Bob Dylan: Endings

by Christopher Ricks

I want to talk1 about endings. I’m interested in questions of tech­nique, under the aegis of T. S. Eliot’s remark that we cannot say at what point technique begins or where it ends. Endings are a very important part of Dylan’s art, and I want to talk about endings particularly in relation to rhymes. You’ll remember the stroke of genius that makes the line, “Oh, Mama, can this really be the end?” be the antepenultimate line of the song in which it regularly appears. It’s a question that you keep asking yourself in the course of that song, what is really going to be the end of this song? And the rhyme in that refrain is beautifully metaphorical, because it’s a rhyme of the word “end” with the word “again”: “Oh, Mama, can this really be the end / To be stuck inside of Mobile / With the Memphis blues again.” “End” and “again” are metaphorically a rhyme because every rhyme is both an endness and an again-ness. That’s what a rhyme is, intrinsically, a form of again, and a form of an ending.

Dylan’s always been fascinated with the question of how you end a song-book, how you end a concert, how you end an interview, how you end an album. And therefore fascinated by the unending. There’s a moment early in his immensely long film Renaldo and Clara, when you hear the man on the radio who is warning drivers about the wet road and saying, “Hydroplaning can seriously impair your stopping ability.” And meanwhile something happens to the music in the background. Dylan is interested in “stopping ability.” A key thing again and again in his songs, and I think it’s one of the reasons his recent songs have not been as good, his having lost this (perhaps he’ll recover it2), is the question how long can you go on doing something? That is, a characteristic Dylan song may be assuring someone: “All I really want to do / Is, baby, be friends with you.” Now, how long can you go on saying that? I mean, you can say it a few times, but there’s a point at which it wears thin, or sounds demented. How long can you go on urging somebody, “Don’t think twice, it’s all right”? You can say it more than twice, but can you tell somebody fifty times not to think twice?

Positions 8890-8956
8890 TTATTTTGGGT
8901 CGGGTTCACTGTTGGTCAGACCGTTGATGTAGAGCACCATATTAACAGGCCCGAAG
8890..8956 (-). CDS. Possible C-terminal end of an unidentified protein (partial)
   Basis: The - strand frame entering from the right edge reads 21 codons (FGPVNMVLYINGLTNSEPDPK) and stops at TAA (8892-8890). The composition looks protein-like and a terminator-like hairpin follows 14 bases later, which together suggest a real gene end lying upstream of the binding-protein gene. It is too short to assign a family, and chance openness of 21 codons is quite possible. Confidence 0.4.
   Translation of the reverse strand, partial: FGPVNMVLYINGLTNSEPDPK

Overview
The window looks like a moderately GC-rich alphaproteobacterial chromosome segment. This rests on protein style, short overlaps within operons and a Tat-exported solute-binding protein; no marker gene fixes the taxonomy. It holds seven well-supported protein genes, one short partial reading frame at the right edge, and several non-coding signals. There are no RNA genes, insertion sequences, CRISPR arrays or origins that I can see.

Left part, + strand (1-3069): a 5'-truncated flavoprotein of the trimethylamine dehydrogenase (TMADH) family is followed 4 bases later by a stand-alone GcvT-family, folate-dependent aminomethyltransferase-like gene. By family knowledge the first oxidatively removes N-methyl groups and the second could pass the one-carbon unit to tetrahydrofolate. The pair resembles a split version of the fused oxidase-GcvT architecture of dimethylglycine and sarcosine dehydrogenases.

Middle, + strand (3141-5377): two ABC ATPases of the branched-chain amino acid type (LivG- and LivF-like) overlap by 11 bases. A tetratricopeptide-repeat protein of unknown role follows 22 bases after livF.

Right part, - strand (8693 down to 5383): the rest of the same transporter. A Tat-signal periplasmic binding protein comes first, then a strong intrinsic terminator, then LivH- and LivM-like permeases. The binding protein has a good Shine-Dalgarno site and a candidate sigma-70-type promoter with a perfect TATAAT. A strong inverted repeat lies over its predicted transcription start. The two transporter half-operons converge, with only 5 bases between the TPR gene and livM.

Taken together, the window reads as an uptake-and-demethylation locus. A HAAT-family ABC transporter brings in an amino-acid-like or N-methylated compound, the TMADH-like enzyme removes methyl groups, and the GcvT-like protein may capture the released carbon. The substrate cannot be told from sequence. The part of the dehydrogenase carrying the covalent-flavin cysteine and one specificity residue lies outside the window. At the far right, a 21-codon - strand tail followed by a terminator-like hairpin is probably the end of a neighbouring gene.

There are some words of his which don’t get printed in the songbooks or in the book of words, and that’s where the women in “New Pony” sing in chorus all the time, “How much longer?” “How much longer?” they keep singing. This is a question partly about how much longer you will be satisfied with your new pony-woman and not have to shoot her to put her out of her misery and get some other new pony. But the words also mean how much longer is the song going to go on? How much longer? This is the question all the time.

Philip Larkin was to record his poems and the publishers sent round a slip asking you to buy it. It had a statement from the poet, encouraging you. Philip Larkin was insisting, with that great lugubrious relish of his, “The proper place for my poems is the printed page,” and he warned you how much you would lose if you listened to them. “Think of all the mis-hearings, the their / there confusions, the submergence of rhyme, the disappearance of stanza shape, even the comfort of knowing how far you are from the end.” When you read a poem, when you see it on the page, you register—whether con­sciously or not—that this is a poem in three stanzas: I’ve read one; I’m now reading the second; one to go. This is the feeling as you read it, and it’s a terri­ble collapse when you turn the page and find, “Oh, that was the end. How curious.” Larkin’s own endings are consummate. And what he knows is that your ear cannot hear the end approaching as your eye—the organ which allows you to read—sees the end of the poem approaching. This makes the relationship of an artist like Dylan to song and ending quite different from the relation of an artist like Donne or Larkin to ending. The eye sees that it is approaching its ending, as Jane Austen can make jokes about your knowing that you’re hastening towards perfect felicity because there are only a few pages left of the novel. The novel physically tells you that it is about to come to an end. The French Lieutenant’s Woman didn’t work, because you knew perfectly well that since it wasn’t by Idries Shah there was going to be print on the last hundred pages. So it couldn’t be about to end, isn’t that right? because this chunk of it was still there, to come.

* * *